Chris Panteli

Management Consultant

  • Data Science & Analytics
  • Change Management

16 Jul, 2019

Risk Based Quality Management (RBQM)

Last month consultants Chris Panteli and Sarah Gunston held a webinar to discuss Risk Based Quality Management (RBQM) and what this means for clinicians in the pharmaceutical industry.

In case you missed it, they have summarised the insights here and you can watch the full webinar at the end of this article.

Risk management itself is not a difficult concept to grasp although it is represented on a number of different levels, methodologies and visualisations. The concept of looking to the future and trying to identify scenarios which may happen is a bit more difficult.

Essentially the culture of life sciences is to focus on the task in hand today, check and double check everything and find the root cause of issues which affect the quality of delivery of that task.

Here we’ll outline some definitions:

  • Risk is an event (or set of circumstances) that, should it occur, would have an effect, positive or negative, on the outcome of a clinical trial. Risks with a positive impact are called opportunities while those with negative impacts are called threats.
  • Uncertainty derives from an imperfect knowledge and can be represented as a range of possible outcomes. If the range of possibilities could cause decisions to change, will the uncertainty translate into a specific event.
  • Risk Based Quality Management (RBQM) is a systematic process put in place to identify, assess, control, communicate and review the risks associated with clinical trial during its life cycle (Reflection paper on risk-based quality management in clinical trials, EMA/ 269011/ 2013).

The prime objective of risk management is to improve the business performance by avoiding unexpected quality events and reducing the frequency of poor outcomes.

From what we have seen with our clients’ work, the effective management of risk is critical to the continual improvement in clinical trial performance both in individual products and overall asset portfolio.

In our experience, the key barrier to the effective Risk Based Quality Management is the culture established within life sciences where 100% Source Data Verification (SDV) has been key to protecting patient rights and safety and the quality of data, thus retaining the integrity of the clinical trial. To effectively implement RBQM requires a change of culture and integration of technology.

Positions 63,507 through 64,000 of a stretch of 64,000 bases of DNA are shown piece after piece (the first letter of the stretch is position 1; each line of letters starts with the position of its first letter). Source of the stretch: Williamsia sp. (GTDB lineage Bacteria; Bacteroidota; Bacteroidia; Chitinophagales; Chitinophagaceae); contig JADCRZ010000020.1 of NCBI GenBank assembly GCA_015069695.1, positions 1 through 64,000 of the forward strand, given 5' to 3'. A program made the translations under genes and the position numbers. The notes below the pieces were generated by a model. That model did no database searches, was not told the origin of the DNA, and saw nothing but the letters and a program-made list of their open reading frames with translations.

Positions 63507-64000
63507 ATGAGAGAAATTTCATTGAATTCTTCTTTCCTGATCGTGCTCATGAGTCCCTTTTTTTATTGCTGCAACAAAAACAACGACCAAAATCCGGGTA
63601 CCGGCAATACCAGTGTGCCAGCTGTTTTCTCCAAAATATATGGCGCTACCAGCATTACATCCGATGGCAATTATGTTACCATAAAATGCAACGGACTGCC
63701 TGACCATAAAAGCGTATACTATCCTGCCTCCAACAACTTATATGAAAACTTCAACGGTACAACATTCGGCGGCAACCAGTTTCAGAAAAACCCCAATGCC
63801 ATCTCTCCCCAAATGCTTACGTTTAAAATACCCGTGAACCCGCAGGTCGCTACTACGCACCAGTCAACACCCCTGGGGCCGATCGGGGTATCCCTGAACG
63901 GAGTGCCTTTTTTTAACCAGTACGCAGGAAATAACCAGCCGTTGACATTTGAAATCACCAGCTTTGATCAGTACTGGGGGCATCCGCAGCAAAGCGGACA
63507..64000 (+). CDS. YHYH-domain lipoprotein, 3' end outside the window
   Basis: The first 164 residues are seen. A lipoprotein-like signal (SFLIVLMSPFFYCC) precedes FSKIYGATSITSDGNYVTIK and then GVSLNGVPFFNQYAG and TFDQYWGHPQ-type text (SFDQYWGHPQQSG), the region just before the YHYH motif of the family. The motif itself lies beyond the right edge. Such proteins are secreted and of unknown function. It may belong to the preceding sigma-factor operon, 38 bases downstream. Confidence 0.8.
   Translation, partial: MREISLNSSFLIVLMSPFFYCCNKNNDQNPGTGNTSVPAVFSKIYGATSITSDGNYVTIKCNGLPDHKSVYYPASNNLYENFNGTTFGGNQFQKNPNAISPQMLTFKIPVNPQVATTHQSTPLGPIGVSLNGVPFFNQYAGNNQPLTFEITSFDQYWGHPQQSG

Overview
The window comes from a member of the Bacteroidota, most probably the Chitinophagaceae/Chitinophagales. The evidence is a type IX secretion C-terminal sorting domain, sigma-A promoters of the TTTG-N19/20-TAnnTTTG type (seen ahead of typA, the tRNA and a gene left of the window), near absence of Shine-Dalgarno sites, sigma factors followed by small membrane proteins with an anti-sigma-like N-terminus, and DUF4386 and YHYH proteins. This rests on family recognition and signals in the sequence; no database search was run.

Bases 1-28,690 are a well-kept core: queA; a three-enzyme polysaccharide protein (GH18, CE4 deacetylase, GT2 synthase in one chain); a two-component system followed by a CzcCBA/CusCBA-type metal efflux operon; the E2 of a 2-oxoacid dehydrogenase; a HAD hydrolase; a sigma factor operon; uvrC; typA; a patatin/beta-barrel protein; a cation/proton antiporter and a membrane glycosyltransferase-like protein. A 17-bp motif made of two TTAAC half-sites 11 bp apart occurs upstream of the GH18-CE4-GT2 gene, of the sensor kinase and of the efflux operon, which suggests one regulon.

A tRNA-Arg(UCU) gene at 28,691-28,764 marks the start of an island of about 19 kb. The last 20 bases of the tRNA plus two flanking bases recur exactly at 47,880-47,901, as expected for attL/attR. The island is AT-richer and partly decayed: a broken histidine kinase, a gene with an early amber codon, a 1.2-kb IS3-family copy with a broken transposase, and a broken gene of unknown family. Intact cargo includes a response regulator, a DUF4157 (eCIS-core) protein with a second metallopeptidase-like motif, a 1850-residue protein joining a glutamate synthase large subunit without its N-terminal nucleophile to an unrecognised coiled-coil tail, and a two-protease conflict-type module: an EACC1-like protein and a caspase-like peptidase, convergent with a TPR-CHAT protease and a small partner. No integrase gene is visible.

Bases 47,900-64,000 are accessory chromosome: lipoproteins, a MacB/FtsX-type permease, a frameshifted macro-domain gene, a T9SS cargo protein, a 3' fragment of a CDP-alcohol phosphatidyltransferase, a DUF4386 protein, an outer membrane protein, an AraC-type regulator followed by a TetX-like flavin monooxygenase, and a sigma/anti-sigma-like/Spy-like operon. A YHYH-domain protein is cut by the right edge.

Organisations are changing all the time through restructuring to become more efficient, to reduce costs and to innovate, which are tactical and tangible changes to meet a competitive need.

However, to change a culture to one that is less risk adverse and eliminates the desire to check and report on everything is more challenging and less tangible. This is where clear guidance is required; how to do it, tactical knowledge and experience, not something offered by the regulatory guidelines which only focus on the what.

The key to achieving success in this area is to focus on the engagement of study teams and the benefits of good risk management. Companies who have good risk management practices embedded in their work processes consistently deliver more successful clinical trials.

When implemented properly it:

  • improves the likelihood of success through smarter decision making: encourages forward thinking, minimises sudden shocks and unwelcome surprises.
  • increase the visibility of risk: involves all stakeholders, thus raises risk awareness and enhances accountability.
  • enhances communication of risk: improves the basis for planning, performance management and decision making.
  • adds focus to clinical trial work: demonstrates how cross functional team activities play in the clinical trial risks, providing a better basis for the allocation of resources.

What we learnt from the webinar attendees was that many organisations have, or are still developing their Risk Based Monitoring processes, but are not using the management of risk at an early stage to eliminate or at least mitigate risk from the clinical protocol. An effective RBQM process starts at the early stage prior to the Final Protocol Milestone.

Starting early and using technology to engage a global cross functional team can help deliver a de-risked protocol before engaging vendors and kicking off the study process. Using proportional effort to conduct and report on the clinical trial then becomes a more attractive proposition.

If you would like to discuss your RBQM strategy or have any questions, please feel free to get in touch with Chris Panteli or Sarah Gunston.

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